Boo-hoo, it was the last day of our 11-day break! Where did it all go? Why can't time just back off a little? Ah well, one thing that can be said is we did have some excellent days out and had ample opportunity to relax, so it can't be all bad, can it?
We had thought about doing little today, and that's pretty much what we did, although I knew I needed to go out and buy the odd bit of stuff, namely some eggs and some filter coffee, so Tanya joined me in going to Emsworth. By 'eck was it windy! Nevertheless, we did enjoy a blustery walk around the Mill Pond before going into the Co-op and buying those few things.
I opted to buy some Happy Egg Co. free range eggs, since I was making another quiche tonight. Their packaging is fun although they did at one stage have a disclaimer stating, 'Allergy Advice: Contains egg' printed on it… you don't fucking say?!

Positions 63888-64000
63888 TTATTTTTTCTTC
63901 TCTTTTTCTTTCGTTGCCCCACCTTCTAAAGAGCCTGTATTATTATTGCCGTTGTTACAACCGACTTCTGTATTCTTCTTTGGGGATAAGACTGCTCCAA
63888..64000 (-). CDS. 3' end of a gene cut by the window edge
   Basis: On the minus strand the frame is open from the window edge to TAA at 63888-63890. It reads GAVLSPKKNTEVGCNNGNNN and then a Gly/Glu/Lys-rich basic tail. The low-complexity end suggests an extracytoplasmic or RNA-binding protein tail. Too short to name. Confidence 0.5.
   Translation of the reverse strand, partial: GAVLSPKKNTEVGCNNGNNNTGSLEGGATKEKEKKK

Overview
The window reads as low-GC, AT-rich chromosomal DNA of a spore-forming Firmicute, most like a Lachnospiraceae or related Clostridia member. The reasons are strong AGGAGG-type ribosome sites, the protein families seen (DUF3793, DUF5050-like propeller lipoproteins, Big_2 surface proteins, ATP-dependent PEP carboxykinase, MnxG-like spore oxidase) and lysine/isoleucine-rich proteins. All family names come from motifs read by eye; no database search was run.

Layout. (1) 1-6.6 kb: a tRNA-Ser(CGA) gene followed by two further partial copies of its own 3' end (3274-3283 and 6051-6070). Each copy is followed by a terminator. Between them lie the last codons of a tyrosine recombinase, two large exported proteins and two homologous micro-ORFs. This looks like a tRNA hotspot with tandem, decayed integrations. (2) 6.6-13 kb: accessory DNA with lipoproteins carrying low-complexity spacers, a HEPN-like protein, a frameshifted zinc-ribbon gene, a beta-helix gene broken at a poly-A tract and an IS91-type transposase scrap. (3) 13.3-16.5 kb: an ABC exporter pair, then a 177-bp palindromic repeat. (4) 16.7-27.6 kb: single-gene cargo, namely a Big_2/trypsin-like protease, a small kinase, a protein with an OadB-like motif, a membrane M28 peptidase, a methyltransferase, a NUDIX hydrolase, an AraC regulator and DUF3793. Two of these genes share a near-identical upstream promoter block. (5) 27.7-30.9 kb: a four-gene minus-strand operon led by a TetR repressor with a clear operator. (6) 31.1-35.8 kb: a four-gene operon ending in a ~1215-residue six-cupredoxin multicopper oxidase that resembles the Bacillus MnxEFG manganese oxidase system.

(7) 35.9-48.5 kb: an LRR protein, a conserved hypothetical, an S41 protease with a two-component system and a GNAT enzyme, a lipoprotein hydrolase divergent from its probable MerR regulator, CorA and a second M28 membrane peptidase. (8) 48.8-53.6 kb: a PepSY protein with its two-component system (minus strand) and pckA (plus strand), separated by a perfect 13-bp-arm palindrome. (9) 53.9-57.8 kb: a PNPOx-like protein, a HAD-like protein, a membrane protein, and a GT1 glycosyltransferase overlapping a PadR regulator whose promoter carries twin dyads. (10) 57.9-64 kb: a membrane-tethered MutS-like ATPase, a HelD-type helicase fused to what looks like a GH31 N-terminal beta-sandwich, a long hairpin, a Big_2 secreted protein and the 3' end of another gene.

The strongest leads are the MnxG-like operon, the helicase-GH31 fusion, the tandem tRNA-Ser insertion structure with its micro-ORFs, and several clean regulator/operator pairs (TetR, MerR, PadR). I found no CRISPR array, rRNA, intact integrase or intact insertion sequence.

Whilst researching the company, I did find out some shocking evidence about the hens not being all that happy at all and we're only talking about very recent coverage too… this Spring. I had every intention of providing a link to their site, and have decided not to, for I'd rather direct you to a web article by Viva! instead… please click on the logo above to find out for yourself. Needless to say, I won't be buying any more Happy Eggs in the future...
Sunday 1st May 2011 15:20
Rain had been forecast tomorrow, so we chose to make the most of today, albeit quite late on before we did. Tanya randomly opened one of our pub walks books and chose the walk featured on the page she opened... so that was it, we were off to a pub called The Stag Inn, located in Balls Cross, just outside of Petworth in West Sussex.